It would also be worth checking if "MAIL FROM:" is the same as "From:" and
"RCPT TO:" is the same as "To:". Can anyone think of why these would ever
be inconsistent in a valid email?
The first argument to "MAIL FROM:" is the mailbox where errors and DSNs
are sent. This is different from the "From:" header, which should be
the mailbox of the author of the message and also the default "reply-to"
address. These two can easily not match when address extensions and
mailing lists are involved.
To recap, mailing lists and robots. IME, messages from non-occasional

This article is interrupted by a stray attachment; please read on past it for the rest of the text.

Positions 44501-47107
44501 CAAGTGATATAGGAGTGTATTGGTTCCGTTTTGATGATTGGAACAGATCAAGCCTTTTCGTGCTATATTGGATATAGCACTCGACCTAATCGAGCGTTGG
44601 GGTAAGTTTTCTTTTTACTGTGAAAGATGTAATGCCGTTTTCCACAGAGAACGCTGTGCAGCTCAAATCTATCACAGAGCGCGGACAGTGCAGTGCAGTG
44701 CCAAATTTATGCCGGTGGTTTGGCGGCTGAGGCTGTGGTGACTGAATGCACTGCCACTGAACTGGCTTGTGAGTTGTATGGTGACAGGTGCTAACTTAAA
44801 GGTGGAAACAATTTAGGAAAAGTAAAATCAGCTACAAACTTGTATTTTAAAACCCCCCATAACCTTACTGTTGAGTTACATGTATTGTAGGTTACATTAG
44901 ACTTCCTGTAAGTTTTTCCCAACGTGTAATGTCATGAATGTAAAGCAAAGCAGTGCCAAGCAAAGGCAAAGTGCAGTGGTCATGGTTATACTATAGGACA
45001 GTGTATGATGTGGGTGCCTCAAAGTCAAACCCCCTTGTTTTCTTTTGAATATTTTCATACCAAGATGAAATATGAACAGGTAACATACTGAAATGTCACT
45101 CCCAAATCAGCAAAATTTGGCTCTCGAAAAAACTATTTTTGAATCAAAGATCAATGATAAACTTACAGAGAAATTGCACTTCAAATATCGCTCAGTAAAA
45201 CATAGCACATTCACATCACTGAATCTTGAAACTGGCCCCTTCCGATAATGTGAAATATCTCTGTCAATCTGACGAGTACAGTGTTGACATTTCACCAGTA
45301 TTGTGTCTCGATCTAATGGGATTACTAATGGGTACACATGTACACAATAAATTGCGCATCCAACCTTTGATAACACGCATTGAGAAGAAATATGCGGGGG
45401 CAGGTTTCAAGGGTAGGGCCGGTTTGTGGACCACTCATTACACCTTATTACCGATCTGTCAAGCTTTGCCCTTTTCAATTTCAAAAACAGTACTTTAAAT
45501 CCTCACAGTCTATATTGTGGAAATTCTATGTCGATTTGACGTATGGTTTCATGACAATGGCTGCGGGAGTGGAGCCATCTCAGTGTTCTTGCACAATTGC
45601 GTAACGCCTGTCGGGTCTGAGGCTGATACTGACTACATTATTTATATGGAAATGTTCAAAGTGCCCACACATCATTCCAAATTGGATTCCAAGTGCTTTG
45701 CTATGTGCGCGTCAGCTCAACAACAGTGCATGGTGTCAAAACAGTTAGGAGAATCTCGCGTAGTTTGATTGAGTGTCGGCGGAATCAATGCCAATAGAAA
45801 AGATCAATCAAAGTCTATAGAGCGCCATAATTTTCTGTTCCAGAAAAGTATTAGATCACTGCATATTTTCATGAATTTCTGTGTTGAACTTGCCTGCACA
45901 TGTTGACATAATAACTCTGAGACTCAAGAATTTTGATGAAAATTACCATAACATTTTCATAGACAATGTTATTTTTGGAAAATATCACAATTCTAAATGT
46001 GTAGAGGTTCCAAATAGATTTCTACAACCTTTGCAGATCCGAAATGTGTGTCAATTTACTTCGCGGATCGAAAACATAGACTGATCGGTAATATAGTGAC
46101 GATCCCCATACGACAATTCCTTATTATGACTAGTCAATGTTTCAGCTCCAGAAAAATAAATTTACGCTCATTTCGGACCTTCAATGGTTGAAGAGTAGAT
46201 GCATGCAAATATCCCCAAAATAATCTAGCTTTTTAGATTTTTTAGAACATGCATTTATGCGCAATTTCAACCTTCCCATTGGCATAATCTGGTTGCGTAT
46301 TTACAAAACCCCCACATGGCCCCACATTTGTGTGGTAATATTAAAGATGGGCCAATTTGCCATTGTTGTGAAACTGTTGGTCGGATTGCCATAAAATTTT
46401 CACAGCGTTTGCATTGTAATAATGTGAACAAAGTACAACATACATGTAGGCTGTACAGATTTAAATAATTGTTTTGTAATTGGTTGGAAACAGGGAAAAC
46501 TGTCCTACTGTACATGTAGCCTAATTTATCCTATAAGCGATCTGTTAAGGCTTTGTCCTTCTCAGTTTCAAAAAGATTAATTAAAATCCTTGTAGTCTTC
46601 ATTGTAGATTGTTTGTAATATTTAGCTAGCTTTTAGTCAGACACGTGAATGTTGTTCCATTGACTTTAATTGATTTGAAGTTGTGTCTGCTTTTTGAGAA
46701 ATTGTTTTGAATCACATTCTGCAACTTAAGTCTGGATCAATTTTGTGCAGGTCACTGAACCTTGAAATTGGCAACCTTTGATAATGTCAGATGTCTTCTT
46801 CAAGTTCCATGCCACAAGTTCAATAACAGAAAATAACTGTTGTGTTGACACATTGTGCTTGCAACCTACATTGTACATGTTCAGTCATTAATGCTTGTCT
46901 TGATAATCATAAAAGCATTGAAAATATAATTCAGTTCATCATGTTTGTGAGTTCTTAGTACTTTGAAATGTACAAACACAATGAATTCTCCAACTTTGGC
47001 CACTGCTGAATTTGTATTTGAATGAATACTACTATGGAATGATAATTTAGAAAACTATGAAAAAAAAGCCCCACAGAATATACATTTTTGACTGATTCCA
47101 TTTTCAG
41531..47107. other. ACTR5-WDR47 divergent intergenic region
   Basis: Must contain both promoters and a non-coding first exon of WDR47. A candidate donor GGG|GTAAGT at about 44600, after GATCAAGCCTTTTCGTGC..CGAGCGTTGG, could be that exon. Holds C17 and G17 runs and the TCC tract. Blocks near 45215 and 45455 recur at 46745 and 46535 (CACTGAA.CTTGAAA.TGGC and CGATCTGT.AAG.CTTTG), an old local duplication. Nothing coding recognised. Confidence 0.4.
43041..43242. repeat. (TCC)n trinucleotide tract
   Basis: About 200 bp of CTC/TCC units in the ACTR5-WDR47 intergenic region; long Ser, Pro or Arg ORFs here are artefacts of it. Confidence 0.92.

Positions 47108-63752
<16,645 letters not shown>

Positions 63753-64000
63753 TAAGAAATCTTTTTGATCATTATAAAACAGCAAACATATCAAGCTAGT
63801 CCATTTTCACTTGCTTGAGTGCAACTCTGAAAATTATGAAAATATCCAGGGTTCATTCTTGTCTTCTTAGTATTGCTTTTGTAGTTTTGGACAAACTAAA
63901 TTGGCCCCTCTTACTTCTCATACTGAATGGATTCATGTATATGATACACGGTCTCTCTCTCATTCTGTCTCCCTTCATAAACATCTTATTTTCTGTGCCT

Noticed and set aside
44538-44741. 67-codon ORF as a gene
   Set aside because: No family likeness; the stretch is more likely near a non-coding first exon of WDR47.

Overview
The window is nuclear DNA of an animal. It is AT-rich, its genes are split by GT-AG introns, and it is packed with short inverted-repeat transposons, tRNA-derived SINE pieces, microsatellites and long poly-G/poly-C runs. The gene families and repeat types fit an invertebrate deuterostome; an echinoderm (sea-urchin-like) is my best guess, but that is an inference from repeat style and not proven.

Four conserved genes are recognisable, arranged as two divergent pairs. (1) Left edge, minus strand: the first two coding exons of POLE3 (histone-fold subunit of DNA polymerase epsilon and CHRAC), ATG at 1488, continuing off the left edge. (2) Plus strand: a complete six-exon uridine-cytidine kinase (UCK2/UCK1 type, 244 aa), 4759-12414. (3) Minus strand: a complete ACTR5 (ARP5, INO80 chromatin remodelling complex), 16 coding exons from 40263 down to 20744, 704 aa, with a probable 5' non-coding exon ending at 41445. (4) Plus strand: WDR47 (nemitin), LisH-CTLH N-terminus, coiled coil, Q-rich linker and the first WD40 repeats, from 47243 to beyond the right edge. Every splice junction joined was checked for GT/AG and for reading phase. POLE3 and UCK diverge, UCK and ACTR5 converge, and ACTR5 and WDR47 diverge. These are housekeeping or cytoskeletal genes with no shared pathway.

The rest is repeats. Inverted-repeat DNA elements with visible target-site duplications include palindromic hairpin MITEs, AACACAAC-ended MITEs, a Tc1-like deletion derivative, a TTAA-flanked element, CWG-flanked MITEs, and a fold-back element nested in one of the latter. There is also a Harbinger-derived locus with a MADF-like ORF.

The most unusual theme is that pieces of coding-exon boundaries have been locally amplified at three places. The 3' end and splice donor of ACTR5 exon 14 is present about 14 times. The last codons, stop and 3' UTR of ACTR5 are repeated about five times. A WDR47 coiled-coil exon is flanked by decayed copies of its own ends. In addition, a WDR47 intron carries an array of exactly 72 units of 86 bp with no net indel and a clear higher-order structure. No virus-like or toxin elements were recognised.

mailing list and several robots sooner or later are stored in their own
imap folder(s). In case doing so is common, there is an interesting
point to consider: it is very easy to discriminate between vanilla
human-to-human messages on the one hand and robots and occasional
mailing lists on the other.
Comparing that with the overwhelming intricacies involved in the spam
vs. ham discrimination, I'd say the former is cleaner than the latter.
It also clarifies the meaning of SPF.